Issue Date: June 27, 2011
Toward Nanotech Regulation
Federal guidelines proposed on June 9 for the regulation and oversight of products containing engineered nanoscale materials have gotten a mixed reception. The government policies aim to protect public health and the environment without stifling innovation, but some stakeholders see room for improvement.
The long-awaited guidelines from the Environmental Protection Agency, the Food & Drug Administration, and the White House are meant to serve as a first step toward regulation of nanotechnology products. The White House document provides a set of principles for agencies to follow to achieve consistency across the federal government with respect to nanotech regulation. The EPA and FDA proposals attempt to provide clarity for industry regarding what constitutes a nanotech product and what data industry needs to provide when marketing such products.
EPA’s policy specifically addresses nanotechnology in pesticides. The agency is proposing to require that industry provide data regarding “unreasonable adverse effects on the environment and human health” when a pesticide that contains nanotechnology is registered. Importantly, EPA considers only particle size in determining what is a nanotech product.
The agency is also considering an alternative way to obtain toxicity information for nanotech products. It could simply ask industry for specific information, such as inhalation toxicity data, rather than the whole universe of possible adverse effects.
Industry prefers the targeted approach. Groups including the American Chemistry Council and CropLife America have been urging EPA not to require all data on adverse health and environmental effects, saying such a requirement stigmatizes the field and implies that products containing nanotechnology are inherently dangerous.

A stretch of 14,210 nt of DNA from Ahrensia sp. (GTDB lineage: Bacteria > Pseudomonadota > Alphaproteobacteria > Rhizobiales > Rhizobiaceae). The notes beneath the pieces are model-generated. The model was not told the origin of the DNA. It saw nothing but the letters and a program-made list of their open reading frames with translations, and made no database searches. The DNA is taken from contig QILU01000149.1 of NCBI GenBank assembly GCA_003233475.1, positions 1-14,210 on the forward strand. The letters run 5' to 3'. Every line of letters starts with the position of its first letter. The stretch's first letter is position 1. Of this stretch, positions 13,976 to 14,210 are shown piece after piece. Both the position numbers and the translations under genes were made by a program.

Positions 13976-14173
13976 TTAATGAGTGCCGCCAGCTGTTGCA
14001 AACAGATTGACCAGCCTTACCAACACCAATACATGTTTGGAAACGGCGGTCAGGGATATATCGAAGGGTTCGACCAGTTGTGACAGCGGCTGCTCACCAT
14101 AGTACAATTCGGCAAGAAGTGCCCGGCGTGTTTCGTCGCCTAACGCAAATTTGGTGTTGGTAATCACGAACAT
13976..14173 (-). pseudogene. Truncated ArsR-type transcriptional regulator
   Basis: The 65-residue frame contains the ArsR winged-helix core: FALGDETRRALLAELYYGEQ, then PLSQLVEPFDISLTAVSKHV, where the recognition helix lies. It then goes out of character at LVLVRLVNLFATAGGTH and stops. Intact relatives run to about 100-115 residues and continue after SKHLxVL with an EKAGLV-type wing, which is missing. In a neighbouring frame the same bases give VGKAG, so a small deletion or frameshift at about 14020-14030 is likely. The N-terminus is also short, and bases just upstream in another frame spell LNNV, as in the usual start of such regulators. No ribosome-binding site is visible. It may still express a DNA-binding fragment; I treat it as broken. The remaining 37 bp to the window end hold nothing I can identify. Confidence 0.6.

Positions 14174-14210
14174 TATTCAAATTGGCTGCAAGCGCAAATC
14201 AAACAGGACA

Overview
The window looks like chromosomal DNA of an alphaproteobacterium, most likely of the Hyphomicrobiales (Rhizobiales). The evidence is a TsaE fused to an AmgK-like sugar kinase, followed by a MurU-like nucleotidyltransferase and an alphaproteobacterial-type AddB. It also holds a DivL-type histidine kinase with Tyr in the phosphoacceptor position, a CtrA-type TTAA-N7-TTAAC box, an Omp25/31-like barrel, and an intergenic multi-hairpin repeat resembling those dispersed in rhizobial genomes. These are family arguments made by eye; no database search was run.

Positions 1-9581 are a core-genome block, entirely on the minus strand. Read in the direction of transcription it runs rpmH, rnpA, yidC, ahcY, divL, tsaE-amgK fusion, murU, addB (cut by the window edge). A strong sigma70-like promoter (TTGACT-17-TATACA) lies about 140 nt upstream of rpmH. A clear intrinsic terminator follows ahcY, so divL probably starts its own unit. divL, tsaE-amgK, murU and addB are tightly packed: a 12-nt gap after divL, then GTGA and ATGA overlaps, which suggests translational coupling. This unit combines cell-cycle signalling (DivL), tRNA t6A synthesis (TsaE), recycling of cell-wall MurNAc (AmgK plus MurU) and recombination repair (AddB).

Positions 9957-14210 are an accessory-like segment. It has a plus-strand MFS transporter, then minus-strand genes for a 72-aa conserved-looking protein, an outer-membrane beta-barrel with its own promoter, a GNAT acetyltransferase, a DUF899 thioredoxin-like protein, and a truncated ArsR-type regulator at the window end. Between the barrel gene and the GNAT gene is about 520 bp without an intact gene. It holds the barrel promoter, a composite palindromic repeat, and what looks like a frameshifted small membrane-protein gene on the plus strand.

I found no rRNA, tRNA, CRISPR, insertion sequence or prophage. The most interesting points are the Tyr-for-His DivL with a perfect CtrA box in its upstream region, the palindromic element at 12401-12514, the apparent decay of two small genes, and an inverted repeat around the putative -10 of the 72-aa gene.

“This new draft policy from EPA has the potential to create an unjustifiable bias against nanotechnology,” says Jay West, senior director of the ACC Nanotechnology Panel. “EPA is creating the false impression that there are always adverse effects from using nanotechnology in pesticides.”
Observers who follow the nanotech industry say the specific information requests favored by industry typically do not give EPA the information it needs to protect public health. “Most of the data calls associated with engineered nanomaterials to date have not been that successful,” says Andrew D. Maynard, director of the Risk Science Center at the University of Michigan School of Public Health. EPA has been “bogged down in a lack of responsiveness from industry and wrangling over what exactly a nanomaterial is and what should be reported,” he notes. “It becomes a fishing expedition” for EPA.
EPA’s proposal follows some of the White House guidelines, but it fails to incorporate “new thinking about evidence-based nanoscale material regulation,” Maynard says. In contrast, the FDA proposal closely follows the White House guidelines, which call for a science-based regulatory approach that considers a material’s properties and potential risks, not just the size of the material. FDA’s proposal is intended to clarify for industry when an FDA-regulated product—such as food packaging, drugs, or cosmetics—is considered to be a nanotech product, without providing a regulatory definition of nanotechnology.
In general, the EPA and FDA proposals “are heading in the right direction to create greater certainty for industry, but there is a long way to go yet,” Maynard tells C&EN.
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